less perky than usual and is good too. The story doesn't drag and has
some humor and light heartedness which keeps it from getting too
depressing. Maybe it didn't have to emphasize the drugs and promiscuity
quite that much - just enough to show how he was infected.
What is unexpected is how interesting the story about the treatment drugs and the FDA. Not since And the Band Played On has there been such a good movie about the disease from a medical scientific point. The government interference in the best treatment and having to go abroad for better options is a good lesson for any disease.
The story is powerful and shocking after all these years. It's as
effective as a horror movie without any ghosts or blood or supernatural
goings on. The family cruelty and tragedy is still painful to watch.
The atmosphere and direction are good and evocative of the time. The claustrophobia of the attic comes through.
Ellen Burstyn is perfect as the wicked grandma. Her coldness and vindictiveness really jump out on screen. The still young looking Heather Graham actually is quite right for the role. She looks pretty, selfish and silly enough to be the weak and terrible mother without overdoing it. She is better than the blank faced Victoria Tennant in the 80s version. The angelic looking young cast is good too. Kiernan Shipka (from Mad Men) is good at acting like she has the weight of the world on her shoulders. Mason Dye is suitably clueless then disillusioned. The incest is portrayed as delicately as could be for this story.
Worth watching. Hope lifetime makes a sequel.
This 3 hour mini about Chinese workers building the Canadian Railroads
is actually very watchable and well made.
The story is well written, exciting and yet not too far out. It manages to have a gutsy brainy heroine as a central character who is a brilliant dynamite expert, with a family mission who manages to have a romance. And the whole saga finishes with a non clichéd ending. The melodramatic and action parts of the story fit in to the historical setting quite well. It has a good balance between modern sensitivities to the historical injustices and an entertaining story.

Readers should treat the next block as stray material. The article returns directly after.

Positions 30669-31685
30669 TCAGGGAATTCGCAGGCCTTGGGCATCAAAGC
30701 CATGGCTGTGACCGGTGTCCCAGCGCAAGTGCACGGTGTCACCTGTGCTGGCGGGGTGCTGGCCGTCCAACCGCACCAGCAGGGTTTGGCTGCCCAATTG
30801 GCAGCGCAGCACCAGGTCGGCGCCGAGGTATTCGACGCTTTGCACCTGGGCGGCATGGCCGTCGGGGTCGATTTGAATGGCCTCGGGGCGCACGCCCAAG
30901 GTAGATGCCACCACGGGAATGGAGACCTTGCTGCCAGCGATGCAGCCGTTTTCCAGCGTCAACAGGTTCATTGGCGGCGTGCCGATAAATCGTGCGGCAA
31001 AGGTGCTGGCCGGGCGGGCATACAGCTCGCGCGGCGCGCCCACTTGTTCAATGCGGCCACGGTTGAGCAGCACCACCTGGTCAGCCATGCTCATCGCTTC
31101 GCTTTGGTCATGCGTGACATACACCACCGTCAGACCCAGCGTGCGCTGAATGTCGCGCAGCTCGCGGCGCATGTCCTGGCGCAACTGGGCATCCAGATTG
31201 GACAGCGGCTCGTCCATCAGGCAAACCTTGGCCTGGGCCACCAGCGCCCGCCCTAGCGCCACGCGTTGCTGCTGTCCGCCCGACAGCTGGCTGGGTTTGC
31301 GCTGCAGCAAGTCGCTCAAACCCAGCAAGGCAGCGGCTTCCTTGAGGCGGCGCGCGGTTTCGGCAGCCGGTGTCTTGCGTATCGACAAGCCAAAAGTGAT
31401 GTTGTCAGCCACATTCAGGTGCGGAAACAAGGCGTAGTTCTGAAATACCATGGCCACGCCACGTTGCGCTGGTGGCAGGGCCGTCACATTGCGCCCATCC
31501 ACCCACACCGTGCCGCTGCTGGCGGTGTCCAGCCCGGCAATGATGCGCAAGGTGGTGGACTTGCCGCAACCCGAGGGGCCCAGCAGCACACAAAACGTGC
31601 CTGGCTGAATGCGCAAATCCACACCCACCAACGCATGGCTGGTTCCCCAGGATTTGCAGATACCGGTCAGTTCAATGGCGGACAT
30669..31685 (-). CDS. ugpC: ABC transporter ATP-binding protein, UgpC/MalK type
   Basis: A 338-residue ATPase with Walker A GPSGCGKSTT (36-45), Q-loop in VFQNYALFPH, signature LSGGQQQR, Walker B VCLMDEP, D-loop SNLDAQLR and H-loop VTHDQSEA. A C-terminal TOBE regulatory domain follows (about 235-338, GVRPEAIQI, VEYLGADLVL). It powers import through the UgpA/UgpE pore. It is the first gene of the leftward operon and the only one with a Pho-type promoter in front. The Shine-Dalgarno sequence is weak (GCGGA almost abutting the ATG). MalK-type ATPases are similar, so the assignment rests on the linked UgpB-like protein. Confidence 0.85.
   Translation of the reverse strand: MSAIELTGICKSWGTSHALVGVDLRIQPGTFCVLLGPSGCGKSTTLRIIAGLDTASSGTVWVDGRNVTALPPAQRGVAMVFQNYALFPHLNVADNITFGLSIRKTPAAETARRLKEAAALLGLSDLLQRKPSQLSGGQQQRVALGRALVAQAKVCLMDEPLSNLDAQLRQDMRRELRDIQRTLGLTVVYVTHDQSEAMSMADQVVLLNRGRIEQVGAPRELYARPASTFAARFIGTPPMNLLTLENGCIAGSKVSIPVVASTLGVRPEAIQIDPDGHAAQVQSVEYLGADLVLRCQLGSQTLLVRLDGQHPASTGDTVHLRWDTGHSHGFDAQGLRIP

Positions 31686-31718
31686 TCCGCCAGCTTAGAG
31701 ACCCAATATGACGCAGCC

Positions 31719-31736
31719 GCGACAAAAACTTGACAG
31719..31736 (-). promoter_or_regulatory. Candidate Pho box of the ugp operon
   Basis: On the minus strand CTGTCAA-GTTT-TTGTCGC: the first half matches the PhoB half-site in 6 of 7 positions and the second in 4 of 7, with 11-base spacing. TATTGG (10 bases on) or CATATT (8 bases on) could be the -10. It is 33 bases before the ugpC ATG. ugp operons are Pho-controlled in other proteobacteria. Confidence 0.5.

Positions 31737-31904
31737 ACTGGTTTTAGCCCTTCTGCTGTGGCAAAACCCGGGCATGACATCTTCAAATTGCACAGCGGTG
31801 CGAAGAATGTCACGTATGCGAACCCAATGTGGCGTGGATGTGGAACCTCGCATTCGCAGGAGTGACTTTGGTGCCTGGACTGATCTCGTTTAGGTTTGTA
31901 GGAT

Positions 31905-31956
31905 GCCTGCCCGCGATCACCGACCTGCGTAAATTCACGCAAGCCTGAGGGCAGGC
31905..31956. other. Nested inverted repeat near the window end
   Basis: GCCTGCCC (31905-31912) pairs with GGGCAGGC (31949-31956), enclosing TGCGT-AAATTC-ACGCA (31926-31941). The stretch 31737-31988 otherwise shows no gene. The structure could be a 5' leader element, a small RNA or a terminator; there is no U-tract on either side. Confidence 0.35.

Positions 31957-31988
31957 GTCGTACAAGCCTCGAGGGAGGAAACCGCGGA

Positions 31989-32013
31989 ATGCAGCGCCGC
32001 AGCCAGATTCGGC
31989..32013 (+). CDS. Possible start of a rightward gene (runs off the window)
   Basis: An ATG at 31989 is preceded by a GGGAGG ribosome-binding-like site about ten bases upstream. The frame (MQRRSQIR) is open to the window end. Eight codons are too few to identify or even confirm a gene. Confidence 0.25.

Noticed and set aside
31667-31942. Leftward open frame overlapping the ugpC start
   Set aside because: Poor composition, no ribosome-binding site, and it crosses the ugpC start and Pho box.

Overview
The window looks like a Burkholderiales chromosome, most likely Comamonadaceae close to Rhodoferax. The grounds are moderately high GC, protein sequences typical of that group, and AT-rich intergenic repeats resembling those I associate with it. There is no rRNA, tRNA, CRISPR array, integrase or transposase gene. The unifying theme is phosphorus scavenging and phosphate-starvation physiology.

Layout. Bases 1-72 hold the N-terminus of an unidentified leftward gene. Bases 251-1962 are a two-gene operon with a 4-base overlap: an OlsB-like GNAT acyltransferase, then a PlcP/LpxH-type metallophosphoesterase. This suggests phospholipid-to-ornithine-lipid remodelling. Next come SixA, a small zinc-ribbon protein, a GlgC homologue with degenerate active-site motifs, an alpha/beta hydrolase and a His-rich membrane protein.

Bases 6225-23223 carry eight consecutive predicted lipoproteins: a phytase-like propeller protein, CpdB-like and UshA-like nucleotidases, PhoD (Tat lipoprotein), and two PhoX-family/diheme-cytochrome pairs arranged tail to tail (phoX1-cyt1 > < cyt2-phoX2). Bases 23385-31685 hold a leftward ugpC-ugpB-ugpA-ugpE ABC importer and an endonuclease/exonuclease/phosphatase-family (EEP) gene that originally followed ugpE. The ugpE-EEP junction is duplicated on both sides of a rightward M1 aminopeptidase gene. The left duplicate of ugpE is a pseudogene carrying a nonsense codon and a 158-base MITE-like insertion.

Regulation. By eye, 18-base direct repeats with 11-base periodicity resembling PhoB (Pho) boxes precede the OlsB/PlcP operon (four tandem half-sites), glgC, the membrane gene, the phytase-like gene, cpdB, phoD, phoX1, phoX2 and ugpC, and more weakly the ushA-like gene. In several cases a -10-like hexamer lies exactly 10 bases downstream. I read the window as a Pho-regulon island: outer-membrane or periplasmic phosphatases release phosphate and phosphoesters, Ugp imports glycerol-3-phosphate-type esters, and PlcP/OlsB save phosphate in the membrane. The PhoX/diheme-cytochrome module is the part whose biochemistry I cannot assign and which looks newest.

As the heroine Sun Li the Chinese actress does a convincing job against some more established actors. In her no make up boys get up, she believably manages to attract a few admirers. Peter O'Toole has a brief but memorable supporting role in the beginning. Sam Neill plays a railway company boss. His son played by Luke Macfarlane of Brothers and Sisters develops a relationship with the heroine. The acting all round including the Chinese supporting characters is high standard.
*** This review may contain spoilers ***
This fresh story (not based on a Tom Clancy novel) is quite current.
Financial sabotage and terrorism are linked in a plot that our hero
Jack Ryan must foil. Nice filming in Moscow. Good pace and a few
surprises in the story make it a good thriller. The story is quite
exciting especially the chase through Moscow but the NYC part felt a
bit too easy to foil.
Chris Pine looked a bit old for the establishing scenes but he is right for his part. He isn't supposed to be a super action hero, he's a doctorate financial analyst and looks suitably non operational. He's likable enough to carry on this series. Younger than Harrison and more brainy looking than Ben.
Keira Knightley looks super lovely especially when she doesn't smile and super slim. Before seeing the movie I thought she might be too slim and elegant for the role but it actually her looks are a good thing because she looks intelligent enough to be the doctor and special enough to carry a lead role. A new generation leading lady beautiful and smart instead of the more homely types they had before in her role. Look forward to seeing more of her. Plus she has chemistry with Chris Pine.